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The new chief executive of Unilever has pledged to look at its decision to continue operating in Russia “with a fresh pair of eyes” as the company continues to face criticism (The Times £). In a letter, Hein Schumacher pledged to reassess the food giant’s position on Russia in his new position as chief executive, after receiving a personal plea from a Ukrainian soldier (Telegraph £).

Wilko paid out a total of £77m to the owners and former shareholders of the stricken retail chain in the decade before its collapse. (Daily Mail)

Now the chain is in administration, a potential buyer would not be responsible for any of Wilko’s debts, making a purchase more attractive. The BBC understands there is interest, including from two retailers. (BBC)

Interested parties in Wilko included the Homebase owner, Hilco, the Bensons for Beds owner, Alteri, and the Laura Ashley owner, Gordon Brothers, as well as the finance group OpCapita. More than one retail group is also reported to have cast its eye over the chain. However, it is tricky to finance deals to buy retailers at the moment as banks are not optimistic about the sector’s prospects and interest rates on any debt required are high. (The Guardian)

John Lewis Partnership’s boss has revealed he expects the middle-class store chain to offer its clientele Klarna-style buy-now-pay-later (BNPL) deals in future (Daily Mail). The boss of John Lewis and Waitrose wants to roll-out a buy now, pay later service as the company’s middle-class customers are increasingly squeezed by the cost of living crisis (Telegraph £).

John Lewis owner’s first-ever chief executive Nish Kankiwala has the toughest job in retail. Kankiwala finds himself back on the shop floor in one of the hardest jobs in the industry – restoring John Lewis and Waitrose to their former status. (Daily Mail)

The Co-operative Bank has struck a £464m deal to buy the mortgage portfolio of Sainsbury’s Bank in the first acquisition by the lender since its near-collapse a decade ago (The Times £). The two firms have spent months in talks over the deal. Negotiations were called off in the spring after they failed to agree on a price - before discussions resumed earlier this summer (Sky News).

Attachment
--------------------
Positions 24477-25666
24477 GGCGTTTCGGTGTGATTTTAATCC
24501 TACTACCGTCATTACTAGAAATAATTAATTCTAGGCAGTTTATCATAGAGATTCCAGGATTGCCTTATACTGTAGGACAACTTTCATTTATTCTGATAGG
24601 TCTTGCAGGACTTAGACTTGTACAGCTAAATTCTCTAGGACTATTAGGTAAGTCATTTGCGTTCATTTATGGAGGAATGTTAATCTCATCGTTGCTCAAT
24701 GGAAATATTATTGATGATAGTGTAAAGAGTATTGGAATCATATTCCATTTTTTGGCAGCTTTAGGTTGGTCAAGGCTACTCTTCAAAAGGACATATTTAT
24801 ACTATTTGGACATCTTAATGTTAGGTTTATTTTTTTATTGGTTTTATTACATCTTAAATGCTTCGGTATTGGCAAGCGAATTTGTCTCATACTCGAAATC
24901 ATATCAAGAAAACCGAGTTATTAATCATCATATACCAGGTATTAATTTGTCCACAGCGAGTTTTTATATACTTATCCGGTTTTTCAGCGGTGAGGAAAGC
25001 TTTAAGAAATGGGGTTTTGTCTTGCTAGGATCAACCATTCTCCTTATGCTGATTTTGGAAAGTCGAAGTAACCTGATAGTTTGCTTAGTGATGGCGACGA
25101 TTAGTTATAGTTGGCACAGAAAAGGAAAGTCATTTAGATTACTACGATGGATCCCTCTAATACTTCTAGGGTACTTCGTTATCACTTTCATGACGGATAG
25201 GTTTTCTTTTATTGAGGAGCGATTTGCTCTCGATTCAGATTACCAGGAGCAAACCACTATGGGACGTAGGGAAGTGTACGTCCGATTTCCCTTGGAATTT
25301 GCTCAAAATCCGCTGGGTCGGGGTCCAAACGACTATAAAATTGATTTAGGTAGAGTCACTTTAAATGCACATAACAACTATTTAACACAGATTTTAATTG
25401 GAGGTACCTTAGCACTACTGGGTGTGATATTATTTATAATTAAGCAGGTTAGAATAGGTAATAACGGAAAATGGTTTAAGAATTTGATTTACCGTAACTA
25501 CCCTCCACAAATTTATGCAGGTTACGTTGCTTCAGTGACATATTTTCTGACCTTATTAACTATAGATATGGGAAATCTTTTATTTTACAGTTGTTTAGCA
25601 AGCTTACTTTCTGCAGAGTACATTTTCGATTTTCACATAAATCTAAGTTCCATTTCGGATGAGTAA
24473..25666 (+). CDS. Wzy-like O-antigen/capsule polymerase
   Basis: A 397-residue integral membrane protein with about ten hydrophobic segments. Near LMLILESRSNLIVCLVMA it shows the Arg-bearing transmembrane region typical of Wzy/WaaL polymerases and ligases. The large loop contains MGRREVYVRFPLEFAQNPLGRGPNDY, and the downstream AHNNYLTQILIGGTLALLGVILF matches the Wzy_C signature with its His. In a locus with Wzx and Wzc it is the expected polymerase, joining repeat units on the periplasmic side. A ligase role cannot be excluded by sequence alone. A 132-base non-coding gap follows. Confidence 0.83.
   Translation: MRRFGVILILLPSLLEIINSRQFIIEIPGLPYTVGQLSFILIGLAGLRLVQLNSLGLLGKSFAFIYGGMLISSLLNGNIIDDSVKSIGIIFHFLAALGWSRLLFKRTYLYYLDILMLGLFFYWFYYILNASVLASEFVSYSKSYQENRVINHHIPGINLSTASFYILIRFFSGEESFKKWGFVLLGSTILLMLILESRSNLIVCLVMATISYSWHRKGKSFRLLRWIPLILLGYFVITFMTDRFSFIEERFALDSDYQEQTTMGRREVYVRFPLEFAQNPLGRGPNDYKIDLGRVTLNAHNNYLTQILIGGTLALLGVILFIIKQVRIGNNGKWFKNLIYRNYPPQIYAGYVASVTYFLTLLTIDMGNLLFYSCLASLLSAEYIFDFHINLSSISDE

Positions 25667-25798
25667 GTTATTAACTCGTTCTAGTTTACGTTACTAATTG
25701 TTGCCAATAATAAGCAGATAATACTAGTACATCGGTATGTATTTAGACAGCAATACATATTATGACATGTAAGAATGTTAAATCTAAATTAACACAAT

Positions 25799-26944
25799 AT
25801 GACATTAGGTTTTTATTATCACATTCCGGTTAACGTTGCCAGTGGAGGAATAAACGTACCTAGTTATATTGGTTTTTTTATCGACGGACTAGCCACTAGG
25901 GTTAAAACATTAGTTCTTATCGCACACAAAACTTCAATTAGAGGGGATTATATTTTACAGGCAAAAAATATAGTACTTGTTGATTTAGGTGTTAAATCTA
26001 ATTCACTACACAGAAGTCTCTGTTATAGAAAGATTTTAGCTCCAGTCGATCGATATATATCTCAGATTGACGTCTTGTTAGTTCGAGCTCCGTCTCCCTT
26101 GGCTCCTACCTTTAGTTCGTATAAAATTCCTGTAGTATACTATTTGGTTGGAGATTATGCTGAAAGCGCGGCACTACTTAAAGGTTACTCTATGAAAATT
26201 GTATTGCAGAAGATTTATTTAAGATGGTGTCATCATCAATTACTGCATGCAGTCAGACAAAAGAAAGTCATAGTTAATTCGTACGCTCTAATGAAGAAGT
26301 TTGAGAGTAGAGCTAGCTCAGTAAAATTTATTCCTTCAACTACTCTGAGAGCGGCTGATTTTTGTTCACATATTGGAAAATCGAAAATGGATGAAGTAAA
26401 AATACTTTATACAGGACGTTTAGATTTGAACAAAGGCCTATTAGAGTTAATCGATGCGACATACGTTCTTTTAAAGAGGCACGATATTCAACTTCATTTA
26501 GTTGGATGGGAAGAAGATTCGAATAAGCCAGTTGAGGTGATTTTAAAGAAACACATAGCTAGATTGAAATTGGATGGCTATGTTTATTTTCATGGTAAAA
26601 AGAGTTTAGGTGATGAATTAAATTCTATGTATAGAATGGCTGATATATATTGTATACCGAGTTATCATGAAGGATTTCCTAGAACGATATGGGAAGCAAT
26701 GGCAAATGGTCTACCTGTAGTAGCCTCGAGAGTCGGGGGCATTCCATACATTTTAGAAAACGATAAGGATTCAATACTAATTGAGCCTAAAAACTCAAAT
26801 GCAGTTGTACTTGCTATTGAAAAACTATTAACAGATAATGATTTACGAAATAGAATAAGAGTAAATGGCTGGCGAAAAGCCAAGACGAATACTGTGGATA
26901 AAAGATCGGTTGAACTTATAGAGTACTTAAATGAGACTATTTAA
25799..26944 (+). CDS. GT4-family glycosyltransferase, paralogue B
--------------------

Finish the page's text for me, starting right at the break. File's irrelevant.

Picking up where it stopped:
The owner of Burger King’s UK operations is in advanced talks about a new franchise deal that will cut the number of new restaurants it is obliged to open each year. (Sky News)

Consumer prices inflation is on course to have fallen in July to its lowest level since the outbreak of war in Ukraine. When the Office for National Statistics publishes data on Wednesday, economists and forecasters at the Bank of England expect official figures to show a decline in headline inflation from 7.9% to 6.8%, the weakest pace since February 2022. (The Times £)

The cost of some basic food items such as cheese, butter and bread has soared by more than 30% in the last two years, forcing poorer households to “make desperate choices between keeping up with their bill payments or putting food on the table,” campaigners have said. (The Guardian)

Pubs in England and Wales will be allowed to continue serving takeaway pints after the government decided to keep Covid licensing rules (Sky News). Pubs in England and Wales will be able to continue selling takeaway drinks after the government decided to keep Covid licensing rules (BBC).

Sales of Graham Norton’s wine are fizzing as drinkers increasingly seek out celebrity alcohol brands. The TV host’s GN label, which he launched a decade ago, sold more than 3.7million bottles last year, according to its New Zealand maker Invivo. (Daily Mail)

Meal kit companies were assumed to be one of the pandemic’s fads. But Germany’s HelloFresh reported decent numbers this week. The trend of “restaurant at home” kits is helping to lift the sales of niche vendors, dividing the market between premium and value. (Financial Times £)

A Guardian editorial on ultra-processed food says business should be blamed, not consumers. Evidence is mounting on the health costs of these products. The real culprit is financialised growth, not inadequate individual willpower. (The Guardian)

Data protection laws are hindering the fightback against shoplifters as retailers struggle to “name and shame” suspected thieves. (Telegraph £)

A patch of Lincolnshire countryside the size of Wembley Stadium could soon be home to a giant inland prawn farm, under ambitious plans by a start-up. (The Times £)

As Beyond Meat sales fall, have we had our fill, asks the BBC. Certainly the market has cooled. The major UK supermarkets have culled the number of meat-free ranges by 10.9% during the six months to April and research company Kantar said there had been a 7% fall in volume sales over the year until July. But not all fake meat firms are falling. (BBC)